The puffy seed pods are not eaten, nor are the seeds contained in these "balloons". However, both the leaves and seeds were used medically in India and Asia, along with the roots. Leaf poultices were used on skin wounds and infections as well as minor muscle and joint problems like strains, sprains and arthritis. Tea made from the leaves was traditionally used against stress and bronchitis. Tea from the root was applied topically to treat hemorrhoids. The seeds were crushed for a tea given to relieve fevers and joint pain.

Next Plant: Bamboo/Rivercane

Bastard Cabbage

Scientific Name(s): Rapistrum rugosum
Abundance: invasive
What: young leaves, flower buds, flowers, young seedpods
How: raw, cooked
Where: sunny ditches, fields, disturbed areas
When: late fall, winter, spring, early summer
Nutritional Value: minerals, vitamin C, antioxidants

Full plants seen along a roadside.
Bastard Cabbage

Bastard Cabbage

Bastard Cabbage

A single stalk of Bastard Cabbage. Note the alternating leaf pattern.
Bastard Cabbage

Close-up of flowers and flower buds.
Bastard Cabbage

Close-up of seedpods. Note the "beaks" extending from the tips of the pods away from the stem.
Bastard Cabbage

Close-up of the stem and unopened flower buds. Note the hairs.
Bastard Cabbage

Mature leaf of Bastard Cabbage.
Bastard Cabbage

A seedling of Bastard Cabbage.
Bastard Cabbage

Texas distribution, attributed to U. S. Department of Agriculture. The marked counties are guidelines only. Plants may appear in other counties, especially if used in landscaping.

North American distribution, attributed to U. S. Department of Agriculture.

There's a yellow-flowered invader lining the roadsides and taking over fields of Texas and the rest of North America and it's name is Bastard Cabbage! Wow, that was a lot of "and"s in that previous sentence. Oh well. These plants prefer cool weather, fall through spring, during which time they're unfortunately everywhere. On the plus side, being a member of the brassica (mustard) family, pretty much all parts of this invader from southern Europe are edible.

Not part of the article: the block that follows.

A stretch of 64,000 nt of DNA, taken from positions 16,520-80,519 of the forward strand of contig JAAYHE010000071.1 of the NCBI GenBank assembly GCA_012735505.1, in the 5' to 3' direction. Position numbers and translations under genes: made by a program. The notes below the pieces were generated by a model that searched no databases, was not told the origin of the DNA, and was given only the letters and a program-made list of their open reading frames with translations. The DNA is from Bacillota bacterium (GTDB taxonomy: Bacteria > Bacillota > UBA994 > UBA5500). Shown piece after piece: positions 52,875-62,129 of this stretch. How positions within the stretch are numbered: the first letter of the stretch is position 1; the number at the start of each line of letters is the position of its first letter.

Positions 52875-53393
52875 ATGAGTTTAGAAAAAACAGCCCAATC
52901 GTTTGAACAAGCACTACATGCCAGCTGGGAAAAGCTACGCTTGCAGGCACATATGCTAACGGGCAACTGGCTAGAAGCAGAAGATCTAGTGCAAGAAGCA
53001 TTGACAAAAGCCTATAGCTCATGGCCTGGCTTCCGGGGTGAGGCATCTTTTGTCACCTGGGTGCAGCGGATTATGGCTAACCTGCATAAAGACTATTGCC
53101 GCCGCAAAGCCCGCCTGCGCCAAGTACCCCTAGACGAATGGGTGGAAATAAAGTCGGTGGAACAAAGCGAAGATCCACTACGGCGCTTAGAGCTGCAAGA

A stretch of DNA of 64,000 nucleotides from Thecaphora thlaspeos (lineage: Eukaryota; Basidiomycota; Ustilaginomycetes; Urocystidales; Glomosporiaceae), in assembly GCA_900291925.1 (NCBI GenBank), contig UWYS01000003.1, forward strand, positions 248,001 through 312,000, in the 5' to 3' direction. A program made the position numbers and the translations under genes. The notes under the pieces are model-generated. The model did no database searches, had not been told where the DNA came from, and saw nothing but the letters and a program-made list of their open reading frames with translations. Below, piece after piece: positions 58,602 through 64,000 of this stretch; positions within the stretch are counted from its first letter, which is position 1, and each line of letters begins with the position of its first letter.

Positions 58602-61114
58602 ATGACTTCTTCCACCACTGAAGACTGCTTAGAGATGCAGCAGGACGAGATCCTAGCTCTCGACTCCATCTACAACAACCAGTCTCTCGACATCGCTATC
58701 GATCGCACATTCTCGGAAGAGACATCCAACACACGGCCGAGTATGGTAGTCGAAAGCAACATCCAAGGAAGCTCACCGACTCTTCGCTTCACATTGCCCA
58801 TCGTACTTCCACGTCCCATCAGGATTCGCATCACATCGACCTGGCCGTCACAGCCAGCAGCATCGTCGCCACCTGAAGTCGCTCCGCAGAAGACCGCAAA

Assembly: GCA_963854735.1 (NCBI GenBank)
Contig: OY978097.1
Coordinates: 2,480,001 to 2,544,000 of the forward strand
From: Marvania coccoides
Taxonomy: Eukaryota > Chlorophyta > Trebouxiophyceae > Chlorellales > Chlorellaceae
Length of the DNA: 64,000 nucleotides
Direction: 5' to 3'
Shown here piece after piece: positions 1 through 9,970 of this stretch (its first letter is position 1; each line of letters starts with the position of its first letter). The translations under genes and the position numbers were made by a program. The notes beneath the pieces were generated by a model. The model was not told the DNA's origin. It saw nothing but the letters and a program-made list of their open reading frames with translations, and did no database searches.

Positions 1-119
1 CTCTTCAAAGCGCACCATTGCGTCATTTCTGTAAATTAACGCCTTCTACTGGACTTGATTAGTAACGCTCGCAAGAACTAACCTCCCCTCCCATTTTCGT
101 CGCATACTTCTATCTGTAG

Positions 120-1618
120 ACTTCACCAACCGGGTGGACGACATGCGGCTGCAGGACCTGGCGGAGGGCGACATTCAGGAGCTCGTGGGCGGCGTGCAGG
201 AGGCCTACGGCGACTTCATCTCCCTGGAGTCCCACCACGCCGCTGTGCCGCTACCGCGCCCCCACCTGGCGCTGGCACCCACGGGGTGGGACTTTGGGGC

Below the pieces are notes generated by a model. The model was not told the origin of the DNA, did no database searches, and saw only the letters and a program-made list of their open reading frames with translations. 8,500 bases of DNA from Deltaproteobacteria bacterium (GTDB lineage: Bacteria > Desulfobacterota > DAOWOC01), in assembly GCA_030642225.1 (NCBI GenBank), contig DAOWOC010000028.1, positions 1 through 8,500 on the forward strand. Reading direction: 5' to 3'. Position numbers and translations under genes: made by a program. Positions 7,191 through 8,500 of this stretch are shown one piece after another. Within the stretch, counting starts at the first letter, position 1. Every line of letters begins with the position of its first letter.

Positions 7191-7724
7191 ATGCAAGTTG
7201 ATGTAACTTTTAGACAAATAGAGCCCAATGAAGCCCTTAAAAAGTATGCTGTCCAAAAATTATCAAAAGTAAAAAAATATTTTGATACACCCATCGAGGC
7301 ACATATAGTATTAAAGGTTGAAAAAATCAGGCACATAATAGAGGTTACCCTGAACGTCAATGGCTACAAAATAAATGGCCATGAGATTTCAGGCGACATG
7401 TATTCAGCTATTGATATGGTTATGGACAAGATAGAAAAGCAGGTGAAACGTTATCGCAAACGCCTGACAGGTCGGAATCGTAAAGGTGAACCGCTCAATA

Starting at the top and working our way down the plant, it's flowers have the standard mustard-family structure of four petals (yellow in this case) in an "X" arrangement surrounding six stamens, four of which are long and two stamens are short. The flowers grow in bunches off the stem and before they blow the highly-packed clusters look like tiny heads of broccoli, which is also a member of the mustard family. Below the flowers are seedpods arranged in a spiral up the stem. Note the "beak" jutting out from the top of the seedpod away from the stem.

The stem itself is somewhat hairy branched. The leaves at its base are large, broad, deeply lobed, and form a rosette whereas the leaves closer to the tops of the stems will be elongated, narrow, and unloved or very shallowly lobed. Underground, bastard cabbage forms a heavy taproot, similar to that of horseradish.

How do I eat this invasive species? The flowers and green seedpods I like raw straight off the plant or added to salads. The broccoli-like flower buds are also eaten raw or cooked like broccoli florets (drizzled with cheese!) The younger, tender leaves are cooked like turnip/collard greens, sautéing them with some garlic and bacon. The younger, tender parts of the stem do well when cooked/steamed like asparagus. I have yet to experiment with the roots but suspect a low-grade "horseradish" sauce could be made from them.